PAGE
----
A Matter of Survival

reading A Matter of Survival

I don’t really know how anyone gets from A to B on any given day of the week. There’s just so much that can go wrong. We’re dropped here in the flats on our own two feet. No wonder so many things end up broken. I still feel guilty for being a bad guy. You know, sometimes, once or twice, back then. As if being unaware, or unsure, or being blind, or hungry, or just being desperately sad and alone—none of which are my own damn fault—as if being me could be used against me. Oh, but they are. They are, in so many ways. Those things are used against you.

When I was a kid, sitting at the piano upstairs, at the top of the hill, on Hill Street, with the view of the city spread out below us, my dad turned and said to me, “you’re a rude person.” Not that I was being rude, but that I was that kind of a person. Rude. Well guess what—fuck you, dude! Exactly how is a ten-year-old supposed to know how to be? Even then it was clear that someone was supposed to fuckin’ show me—and, needless to say, that that someone was he. And so now, do I get more satisfaction out of chancing into the right kind of tea than the average civilian on bliss Planet Three? It sure feels that way. Finding my way feels like rolling the dice, like sliding in safe, like saving my life. Now, saving my skin sure trips the right switches, and yet—it’s just as true that it’s a matter of survival. Life and death, every day of the week. Seems like a dangerous place to be, and, it is, it is. It is.

It’s been long enough that there’s finally some evidence that I can’t screw it up, and yet every move still feels like the crux. The sack on my back, that broken-down truck, the misshapen ship-sign leading straight to dead fucked. Every climber’s worst nightmare, the hidden crevasse. Beneath every sharp-edged snow bridge lies the invisible threat of being sliced up and swallowed, silently lost in an ice-tight vice, crushed—eventually, long out of breath—by the impossibly slow glacial grinding grey granite perfectly smooth, leaving gods’ eyes reflecting pure alpine blue—and no room for you.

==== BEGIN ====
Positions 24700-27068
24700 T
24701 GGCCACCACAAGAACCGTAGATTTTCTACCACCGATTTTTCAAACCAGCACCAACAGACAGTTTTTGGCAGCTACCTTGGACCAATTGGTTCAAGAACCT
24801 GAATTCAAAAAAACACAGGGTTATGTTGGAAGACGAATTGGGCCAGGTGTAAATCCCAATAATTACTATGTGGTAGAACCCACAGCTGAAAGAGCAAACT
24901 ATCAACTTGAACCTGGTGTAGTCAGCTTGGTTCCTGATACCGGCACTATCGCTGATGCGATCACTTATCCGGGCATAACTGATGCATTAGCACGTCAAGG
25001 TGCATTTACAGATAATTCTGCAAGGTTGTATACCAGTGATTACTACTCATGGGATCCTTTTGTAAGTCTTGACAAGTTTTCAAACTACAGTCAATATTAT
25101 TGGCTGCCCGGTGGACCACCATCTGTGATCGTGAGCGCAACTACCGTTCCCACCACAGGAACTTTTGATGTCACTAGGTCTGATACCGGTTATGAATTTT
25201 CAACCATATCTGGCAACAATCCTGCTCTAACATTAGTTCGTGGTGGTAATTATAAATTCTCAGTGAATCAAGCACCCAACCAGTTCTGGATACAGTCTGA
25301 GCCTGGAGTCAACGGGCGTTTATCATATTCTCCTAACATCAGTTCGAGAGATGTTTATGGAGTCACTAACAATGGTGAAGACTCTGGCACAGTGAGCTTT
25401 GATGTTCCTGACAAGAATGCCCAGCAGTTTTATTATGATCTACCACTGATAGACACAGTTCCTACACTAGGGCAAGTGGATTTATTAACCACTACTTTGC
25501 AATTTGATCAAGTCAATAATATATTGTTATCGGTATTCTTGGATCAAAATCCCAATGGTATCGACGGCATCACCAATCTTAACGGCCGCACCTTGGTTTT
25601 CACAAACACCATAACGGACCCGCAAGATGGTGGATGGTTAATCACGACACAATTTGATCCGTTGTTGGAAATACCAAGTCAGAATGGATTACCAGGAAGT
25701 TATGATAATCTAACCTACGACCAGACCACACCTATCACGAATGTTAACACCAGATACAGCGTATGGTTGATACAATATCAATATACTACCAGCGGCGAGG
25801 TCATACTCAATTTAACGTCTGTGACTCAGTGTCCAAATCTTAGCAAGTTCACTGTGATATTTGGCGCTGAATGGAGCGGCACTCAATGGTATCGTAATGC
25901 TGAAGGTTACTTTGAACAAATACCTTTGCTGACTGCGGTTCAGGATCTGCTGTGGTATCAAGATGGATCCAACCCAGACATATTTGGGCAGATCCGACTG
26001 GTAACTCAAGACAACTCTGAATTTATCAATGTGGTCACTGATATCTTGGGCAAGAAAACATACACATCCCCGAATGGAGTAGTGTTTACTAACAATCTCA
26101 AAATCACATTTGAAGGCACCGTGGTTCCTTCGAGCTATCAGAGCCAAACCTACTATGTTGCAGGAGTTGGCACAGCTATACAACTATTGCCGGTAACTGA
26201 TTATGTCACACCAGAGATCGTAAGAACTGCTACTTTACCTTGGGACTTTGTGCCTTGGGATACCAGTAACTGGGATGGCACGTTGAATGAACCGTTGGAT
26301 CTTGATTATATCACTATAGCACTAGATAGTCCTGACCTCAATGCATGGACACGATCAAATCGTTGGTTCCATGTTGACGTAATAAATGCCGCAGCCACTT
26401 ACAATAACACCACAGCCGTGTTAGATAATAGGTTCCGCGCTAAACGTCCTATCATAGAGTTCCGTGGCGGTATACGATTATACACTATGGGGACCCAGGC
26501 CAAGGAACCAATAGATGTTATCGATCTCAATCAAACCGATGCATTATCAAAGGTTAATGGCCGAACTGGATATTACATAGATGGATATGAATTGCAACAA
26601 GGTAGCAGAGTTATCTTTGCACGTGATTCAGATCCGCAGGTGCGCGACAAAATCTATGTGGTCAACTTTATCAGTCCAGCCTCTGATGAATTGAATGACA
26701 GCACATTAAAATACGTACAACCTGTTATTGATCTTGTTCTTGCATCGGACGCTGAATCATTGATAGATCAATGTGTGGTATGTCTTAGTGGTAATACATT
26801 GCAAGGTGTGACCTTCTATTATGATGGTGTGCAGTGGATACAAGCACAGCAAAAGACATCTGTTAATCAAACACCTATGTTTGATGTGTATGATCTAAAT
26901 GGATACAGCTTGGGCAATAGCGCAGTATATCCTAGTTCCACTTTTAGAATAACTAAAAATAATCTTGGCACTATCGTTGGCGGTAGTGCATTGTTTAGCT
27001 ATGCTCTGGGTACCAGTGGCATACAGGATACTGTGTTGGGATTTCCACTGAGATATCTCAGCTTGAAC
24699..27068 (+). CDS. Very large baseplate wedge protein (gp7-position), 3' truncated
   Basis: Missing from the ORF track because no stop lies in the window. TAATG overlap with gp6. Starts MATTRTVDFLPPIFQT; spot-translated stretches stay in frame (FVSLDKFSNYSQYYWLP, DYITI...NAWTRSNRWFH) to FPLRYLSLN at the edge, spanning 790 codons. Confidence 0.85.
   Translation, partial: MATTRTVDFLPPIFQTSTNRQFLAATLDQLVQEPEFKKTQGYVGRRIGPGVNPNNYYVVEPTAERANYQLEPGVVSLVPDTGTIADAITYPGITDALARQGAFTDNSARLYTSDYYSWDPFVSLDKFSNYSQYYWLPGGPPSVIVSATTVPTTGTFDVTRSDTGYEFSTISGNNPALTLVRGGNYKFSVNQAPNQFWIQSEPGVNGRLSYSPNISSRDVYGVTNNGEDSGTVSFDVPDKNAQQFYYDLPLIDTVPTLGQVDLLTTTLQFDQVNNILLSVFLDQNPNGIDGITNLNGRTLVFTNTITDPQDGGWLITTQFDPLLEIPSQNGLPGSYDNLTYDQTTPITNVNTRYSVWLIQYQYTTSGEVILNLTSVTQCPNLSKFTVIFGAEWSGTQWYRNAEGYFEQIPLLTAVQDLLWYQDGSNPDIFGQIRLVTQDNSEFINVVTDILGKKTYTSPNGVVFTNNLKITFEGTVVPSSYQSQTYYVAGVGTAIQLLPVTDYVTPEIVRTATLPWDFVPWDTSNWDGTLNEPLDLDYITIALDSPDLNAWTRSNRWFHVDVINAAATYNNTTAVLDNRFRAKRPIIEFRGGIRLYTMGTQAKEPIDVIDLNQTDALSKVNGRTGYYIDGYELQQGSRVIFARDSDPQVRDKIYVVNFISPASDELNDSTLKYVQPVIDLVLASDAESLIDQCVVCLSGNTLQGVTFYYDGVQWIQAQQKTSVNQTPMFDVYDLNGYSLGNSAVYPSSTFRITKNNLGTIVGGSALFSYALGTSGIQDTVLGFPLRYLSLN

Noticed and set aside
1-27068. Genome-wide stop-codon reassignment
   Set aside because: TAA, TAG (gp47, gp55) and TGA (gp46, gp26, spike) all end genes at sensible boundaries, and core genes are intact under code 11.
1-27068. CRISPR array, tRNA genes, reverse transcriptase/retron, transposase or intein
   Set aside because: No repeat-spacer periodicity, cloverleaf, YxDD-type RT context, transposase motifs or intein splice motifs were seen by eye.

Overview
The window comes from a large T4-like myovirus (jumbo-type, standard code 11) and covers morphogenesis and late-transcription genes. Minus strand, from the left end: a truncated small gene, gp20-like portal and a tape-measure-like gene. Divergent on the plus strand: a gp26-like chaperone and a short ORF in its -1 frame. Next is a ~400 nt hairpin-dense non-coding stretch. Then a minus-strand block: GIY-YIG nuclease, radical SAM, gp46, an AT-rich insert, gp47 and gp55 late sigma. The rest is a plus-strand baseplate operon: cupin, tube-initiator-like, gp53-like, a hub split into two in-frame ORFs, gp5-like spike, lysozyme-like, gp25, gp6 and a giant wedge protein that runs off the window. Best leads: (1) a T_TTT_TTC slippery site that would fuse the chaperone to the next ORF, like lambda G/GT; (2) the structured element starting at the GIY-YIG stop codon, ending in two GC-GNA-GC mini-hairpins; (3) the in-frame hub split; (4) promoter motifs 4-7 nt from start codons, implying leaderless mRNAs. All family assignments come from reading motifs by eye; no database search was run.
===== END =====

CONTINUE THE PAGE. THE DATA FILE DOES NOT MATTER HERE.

No doubt, it’s important, doing it right, but which is the point? Is it being on time or my intimacy with time, and the dance that gets done by my left and right arms as I paddle along the windows and willows and the wind in the whorls of the wood of the world? Are the windows open? Is the sun coming in? Is there cool air to breathe? Can I be the light in the trees and the soft smells of dawn, the voices of birds and the fruit growing sweet, as I wait, with care, to wake, not too late?

This orbit, this morning, going around, racing through town, I drifted along the columns of air like the spare snowflakes of a dark December afternoon. It’s three pm in Maine and the sun is already low and grey. Unfolding the Sven-saw is an incantation of the red metal arms and Swedish steel blade shifting into its triangle shape. This magic, it works. It jumps out, it’s bold—and it’s gentle. It’s safer and lighter than an axe. I tighten the wing-nut. I bend down, I make my cut, and then I pack the saw away. My mother and I lift the green tree and take slow steps in the snow, rough bits of sawdust marking our path. She wears thick glasses with plastic frames and a wool scarf wrapped around her head against the cold. My hands are sticky with sap as we walk back to the old car, my share of the weight pressing on my small boy shoulder.